To start this exercise, please find a comfortable position in your chair, on your deck, in bed, on your yoga or meditation mat, or wherever you find yourself reading this post. If that doesn’t feel like a place where you have space to yourself to just be for some moments, try to relocate to find a little sanctuary for yourself.
Once you have settled in, start by noticing any sensations you are feeling in and around your body. How are you feeling supported by your chair? Bed? Mat? Are you in a position of openness and strength? Give yourself a little adjustment as needed to better support your core and open up your chest and posture. Take stock of aches, pains, discomforts, and draw your attention to parts of your body that might be feeling okay or even strong.
As you welcome yourself into your space, what do you notice you are feeling and thinking? Do you notice a lot of thoughts tweeting about? Emotions flapping about? Catchy songs that are sticking with you?
Pick out a thought, feeling, or sensation in your body or brain. Be with it for a moment. What is the quality of the thought, feeling, or sensation? Is it expansive? Warm/cold? Focused somewhere? Deep or surface level? Is it hard to locate or moving or static?
What color would it be if you were to give it a color?
Taking stock of all of these qualities that you have noticed about your chosen internal experience to focus on, what bird do you think it would be? If you don’t feel like you know many birds that might relate to what you are feeling, release yourself from struggling to identify something. Choose something you know, even if it doesn’t feel perfect. (Our state bird is the Cardinal..try that out!) Think of this bird’s character or give it some character. Is this bird elusive? Spirited? Frenzied? Sluggish? Hungry? Flighty? Resting in its nest? Watchful on a branch? Soaring and scanning? Allow yourself to notice all these aspects of your bird.
Imagine that your bird can be viewed from your window or deck with the naked eye. What can you notice about its coloring, its feathers and the way it interacts with the rest of nature? Notice the color patterns, the beak, the shape of its wings. As you pay attention…what song do you notice it is singing? Does it feel like it is calling to you? Alerting you of danger? Is it attracting other birds to join in? How does its song fit in with the rest of the songs you might be noticing around you? Let’s be with that for a moment.
Using our same curious mind that is noticing that bird of our choosing, let’s take out our binoculars and go in for a little closer look. Let’s really focus on our bird. Does it feel like you are able to adjust your binoculars to see your bird clearly? Give yourself some time to see if you need to adjust your lens to fully locate your bird and see it in full detail. With the enhanced detail what do you pick up on? What is the color of its eyes? What are its facial features? Sharp and determined? Soft and relaxed? If you were to zoom in further on its beak, how do you notice that it calls out when singing its song? Is it distressed? Patient? Content? Hurried?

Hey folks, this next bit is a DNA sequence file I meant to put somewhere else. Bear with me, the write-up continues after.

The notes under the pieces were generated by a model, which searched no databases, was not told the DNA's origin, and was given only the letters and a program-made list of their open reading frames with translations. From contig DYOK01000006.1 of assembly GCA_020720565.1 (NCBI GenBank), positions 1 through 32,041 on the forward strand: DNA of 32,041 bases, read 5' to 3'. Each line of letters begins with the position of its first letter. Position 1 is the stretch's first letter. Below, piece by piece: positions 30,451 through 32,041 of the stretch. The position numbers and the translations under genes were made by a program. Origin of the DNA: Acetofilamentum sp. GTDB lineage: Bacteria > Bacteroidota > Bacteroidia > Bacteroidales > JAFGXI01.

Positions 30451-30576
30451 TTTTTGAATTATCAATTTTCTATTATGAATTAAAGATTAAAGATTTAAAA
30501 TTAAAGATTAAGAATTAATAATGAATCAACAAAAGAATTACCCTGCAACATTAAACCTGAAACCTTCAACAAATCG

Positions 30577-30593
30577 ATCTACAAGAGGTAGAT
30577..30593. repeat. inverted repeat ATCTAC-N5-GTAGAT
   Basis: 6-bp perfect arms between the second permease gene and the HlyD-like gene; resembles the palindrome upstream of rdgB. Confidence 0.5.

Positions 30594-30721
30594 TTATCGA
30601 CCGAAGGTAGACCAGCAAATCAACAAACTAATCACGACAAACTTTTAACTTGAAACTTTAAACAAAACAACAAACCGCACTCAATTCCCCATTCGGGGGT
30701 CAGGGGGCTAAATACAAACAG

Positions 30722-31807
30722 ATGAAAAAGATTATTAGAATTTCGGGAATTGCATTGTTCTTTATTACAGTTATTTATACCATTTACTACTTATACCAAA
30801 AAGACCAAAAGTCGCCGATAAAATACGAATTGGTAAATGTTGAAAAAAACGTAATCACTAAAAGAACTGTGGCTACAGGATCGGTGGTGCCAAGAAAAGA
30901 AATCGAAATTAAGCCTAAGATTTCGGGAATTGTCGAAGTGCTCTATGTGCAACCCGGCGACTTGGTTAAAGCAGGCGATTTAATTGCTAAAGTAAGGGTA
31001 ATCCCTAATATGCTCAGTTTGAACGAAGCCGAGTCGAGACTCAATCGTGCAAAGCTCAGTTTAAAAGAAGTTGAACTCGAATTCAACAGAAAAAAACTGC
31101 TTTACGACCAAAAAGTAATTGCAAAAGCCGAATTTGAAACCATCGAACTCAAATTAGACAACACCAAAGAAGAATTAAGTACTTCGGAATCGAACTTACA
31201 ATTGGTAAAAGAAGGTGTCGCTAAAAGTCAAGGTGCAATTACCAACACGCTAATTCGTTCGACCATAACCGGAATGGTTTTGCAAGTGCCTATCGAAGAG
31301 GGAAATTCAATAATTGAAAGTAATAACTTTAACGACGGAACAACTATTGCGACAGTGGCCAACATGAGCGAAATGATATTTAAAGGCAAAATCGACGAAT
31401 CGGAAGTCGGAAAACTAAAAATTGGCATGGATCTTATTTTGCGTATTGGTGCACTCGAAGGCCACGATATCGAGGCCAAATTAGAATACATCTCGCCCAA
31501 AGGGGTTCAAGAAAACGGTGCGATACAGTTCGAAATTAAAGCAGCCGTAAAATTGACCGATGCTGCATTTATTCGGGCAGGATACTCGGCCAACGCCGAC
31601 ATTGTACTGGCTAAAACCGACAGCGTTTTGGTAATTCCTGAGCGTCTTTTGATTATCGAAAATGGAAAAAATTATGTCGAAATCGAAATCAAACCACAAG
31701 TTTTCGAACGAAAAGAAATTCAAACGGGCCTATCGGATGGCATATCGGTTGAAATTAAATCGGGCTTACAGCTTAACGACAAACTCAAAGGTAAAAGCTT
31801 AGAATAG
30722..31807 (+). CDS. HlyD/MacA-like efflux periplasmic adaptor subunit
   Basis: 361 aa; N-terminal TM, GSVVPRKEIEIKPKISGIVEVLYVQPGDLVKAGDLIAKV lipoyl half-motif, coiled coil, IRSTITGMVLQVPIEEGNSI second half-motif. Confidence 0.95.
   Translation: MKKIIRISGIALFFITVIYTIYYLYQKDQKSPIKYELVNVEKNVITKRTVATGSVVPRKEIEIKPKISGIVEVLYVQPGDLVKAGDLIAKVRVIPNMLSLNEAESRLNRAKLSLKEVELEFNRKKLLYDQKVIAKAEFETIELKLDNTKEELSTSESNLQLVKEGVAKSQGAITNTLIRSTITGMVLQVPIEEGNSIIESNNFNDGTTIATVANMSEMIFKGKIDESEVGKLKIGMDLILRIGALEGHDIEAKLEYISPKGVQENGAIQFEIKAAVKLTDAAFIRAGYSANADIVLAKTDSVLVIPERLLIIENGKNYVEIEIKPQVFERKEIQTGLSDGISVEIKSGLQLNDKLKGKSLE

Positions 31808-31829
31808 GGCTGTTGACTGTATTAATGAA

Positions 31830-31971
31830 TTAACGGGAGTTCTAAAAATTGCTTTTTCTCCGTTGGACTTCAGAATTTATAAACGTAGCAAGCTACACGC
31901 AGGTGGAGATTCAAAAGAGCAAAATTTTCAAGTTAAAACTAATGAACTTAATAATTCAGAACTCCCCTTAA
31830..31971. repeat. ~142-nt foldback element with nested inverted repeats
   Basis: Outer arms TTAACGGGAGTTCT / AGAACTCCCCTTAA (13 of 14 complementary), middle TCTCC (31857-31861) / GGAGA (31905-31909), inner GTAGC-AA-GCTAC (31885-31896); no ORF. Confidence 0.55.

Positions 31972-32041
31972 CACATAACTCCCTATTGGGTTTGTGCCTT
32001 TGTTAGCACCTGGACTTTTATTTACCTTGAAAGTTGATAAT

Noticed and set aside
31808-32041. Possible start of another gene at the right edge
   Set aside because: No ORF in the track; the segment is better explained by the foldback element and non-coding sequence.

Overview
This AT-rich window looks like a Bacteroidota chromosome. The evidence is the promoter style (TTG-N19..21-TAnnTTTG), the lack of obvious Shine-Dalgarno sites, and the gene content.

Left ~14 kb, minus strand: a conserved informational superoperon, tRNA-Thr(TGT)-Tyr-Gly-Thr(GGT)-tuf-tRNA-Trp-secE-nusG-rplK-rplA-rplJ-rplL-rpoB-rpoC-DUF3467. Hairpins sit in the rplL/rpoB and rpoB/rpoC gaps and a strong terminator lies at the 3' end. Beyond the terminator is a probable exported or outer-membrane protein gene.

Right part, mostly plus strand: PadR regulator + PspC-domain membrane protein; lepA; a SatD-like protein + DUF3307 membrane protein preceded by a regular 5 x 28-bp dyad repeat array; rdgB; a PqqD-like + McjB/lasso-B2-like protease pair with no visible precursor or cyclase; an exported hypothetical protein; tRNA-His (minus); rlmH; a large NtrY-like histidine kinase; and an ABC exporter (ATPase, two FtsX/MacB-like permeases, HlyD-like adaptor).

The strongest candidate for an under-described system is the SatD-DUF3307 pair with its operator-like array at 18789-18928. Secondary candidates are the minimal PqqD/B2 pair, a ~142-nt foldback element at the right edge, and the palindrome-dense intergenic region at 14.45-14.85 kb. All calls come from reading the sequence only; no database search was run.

What is your experience zooming in on your bird? What do you notice about the other birds and songs around you? Maybe they fade a bit as you focus in…maybe they make it difficult to fully concentrate and locate your bird. Take as much time as you would like with your bird observing different qualities that it has.
When you are ready, allow yourself to place your binoculars down and be with your surroundings again. Your bird, the other birds around you, the sounds, smells, and sights you’re seeing. What was it like noticing your bird(s)? What is it like for you noticing yourself as a birder?
Allow yourself to carry that birder part of you with you as you continue to move through your day and observe your inner world. You have the capacity to observe your internal world with as much curiosity as you do your external world.
If you are so inclined, take this metaphor a step further and draw or write out your bird’s profile in your own field guide. What is the taxonomy of your bird? What are the descriptors you would include? How would you document your bird’s features? Is it part of a family of birds? Maybe the different birds within the family share characteristics but have their own subtle differences? (Think, the differences between grief and sadness, or guilt and shame, or how anger or frustration shows up for you). Here is my example.
Please use my audio recording if you would prefer to be able to close your eyes, hear my super therapeutic voice, or immerse yourself in this exercise in a different way. If this type of guided visual exercise isn’t up your alley, stay tuned because I will be posting other exercises and pieces that may feel better accessible if you have difficulty visualizing things in your head or are not sure if mindfulness is for you.